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Britain alarmed by new COVID-19 variant spreading in South Africa -Breaking

© Reuters. FILEPHOTO: This sign shows social distancing amid the outbreak of coronavirus (COVID-19) in Leicester, Britain. May 27, 2021. REUTERS/Andrew Boyers

Written by William Schomberg and Alistair Smout

LONDON (Reuters), – Britain on Thursday expressed concern about a coronavirus variant that has been identified in South Africa. It could reduce the effectiveness of vaccines and put at risk efforts to eradicate the pandemic.

According to the UK Health Security Agency, the variant is B.1.1.529 and contains a spike protein which was significantly different from the coronavirus original that COVID-19 vaccines were based upon.

“This is the most significant variant we have encountered to date and urgent research is underway to learn more about its transmissibility, severity and vaccine-susceptibility,” UKHSA Chief Executive Jenny Harries said.

Although the variant was initially identified in the middle of this week’s week, Britain moved quickly to impose travel restrictions on South Africa, five other countries and their neighbours. This is faster than what happened with the Delta variant.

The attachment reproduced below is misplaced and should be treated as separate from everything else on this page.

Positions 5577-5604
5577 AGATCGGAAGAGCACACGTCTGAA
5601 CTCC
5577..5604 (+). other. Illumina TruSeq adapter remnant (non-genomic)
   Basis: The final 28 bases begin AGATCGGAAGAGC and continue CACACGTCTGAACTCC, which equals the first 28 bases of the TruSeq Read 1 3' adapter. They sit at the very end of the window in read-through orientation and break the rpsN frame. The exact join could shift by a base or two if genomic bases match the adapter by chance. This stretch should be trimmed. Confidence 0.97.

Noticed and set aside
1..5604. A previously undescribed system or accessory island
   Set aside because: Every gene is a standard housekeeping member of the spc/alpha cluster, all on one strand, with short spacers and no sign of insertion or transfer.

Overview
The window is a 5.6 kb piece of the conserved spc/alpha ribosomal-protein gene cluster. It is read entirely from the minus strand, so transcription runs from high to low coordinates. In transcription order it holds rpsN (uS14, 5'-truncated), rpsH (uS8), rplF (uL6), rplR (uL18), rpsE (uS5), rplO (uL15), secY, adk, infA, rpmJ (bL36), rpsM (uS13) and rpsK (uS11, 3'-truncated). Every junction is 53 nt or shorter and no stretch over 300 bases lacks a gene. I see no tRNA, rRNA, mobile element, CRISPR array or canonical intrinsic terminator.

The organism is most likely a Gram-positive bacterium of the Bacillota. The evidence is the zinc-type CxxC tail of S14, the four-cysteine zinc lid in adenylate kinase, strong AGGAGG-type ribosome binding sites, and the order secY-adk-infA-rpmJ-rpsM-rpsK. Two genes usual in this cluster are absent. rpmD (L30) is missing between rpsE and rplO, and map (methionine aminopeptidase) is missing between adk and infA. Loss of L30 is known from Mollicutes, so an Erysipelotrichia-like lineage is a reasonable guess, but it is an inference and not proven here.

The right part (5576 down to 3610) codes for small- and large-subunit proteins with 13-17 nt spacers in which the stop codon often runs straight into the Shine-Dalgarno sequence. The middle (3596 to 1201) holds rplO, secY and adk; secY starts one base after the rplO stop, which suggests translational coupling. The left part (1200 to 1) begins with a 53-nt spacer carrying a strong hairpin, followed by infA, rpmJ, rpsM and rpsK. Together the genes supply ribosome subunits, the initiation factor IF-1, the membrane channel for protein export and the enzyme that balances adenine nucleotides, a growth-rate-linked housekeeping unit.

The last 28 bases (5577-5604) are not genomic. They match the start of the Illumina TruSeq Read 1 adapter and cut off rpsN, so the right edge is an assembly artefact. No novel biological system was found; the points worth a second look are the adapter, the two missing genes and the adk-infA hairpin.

Sajid Javid, Health Secretary at the Ministry of Health told television that there are a lot of mutations.

This would indicate that the virus may be more transmittable and that current vaccines might be less effective.

Britain said it had temporarily banned flights to South Africa, Botswana and Zimbabwe from 1200 GMT Friday. All British tourists returning from such destinations would need to quarantine.

Javid stated that more information was required on this variant, however travel restrictions were needed as a precaution.

According to scientists, lab tests are required in order to determine the possibility of mutations that could lead greatly decreased vaccine effectiveness.

South African scientists stated that they have detected the COVID-19 variant and are working on its implications earlier in Thursday.

This variant is also known to be present in Botswana as well as Hong Kong. But, the UK Health Security Agency stated that no such cases had been identified in Britain.

Neil Ferguson, an Imperial College London epidemiologist said B.1.1.529 contained an “unprecedented number” of mutations in spike protein. He also stated that this was responsible for a rapid rise in South Africa’s case count.

“The government’s move to restrict travel with South Africa is, therefore, prudent,” he said.

However, there are not enough data to determine if B.1.1.529 may be more resistant or transmissible to vaccines. It is therefore too early to give an evidence-based assessment on the potential risk.

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Mike Robinson
Mike covers the financial, utilities and biotechnology sectors for Street Register. He has been writing about investment and personal finance topics for almost 12 years. Mike has an MBA in Finance from Wake Forest University.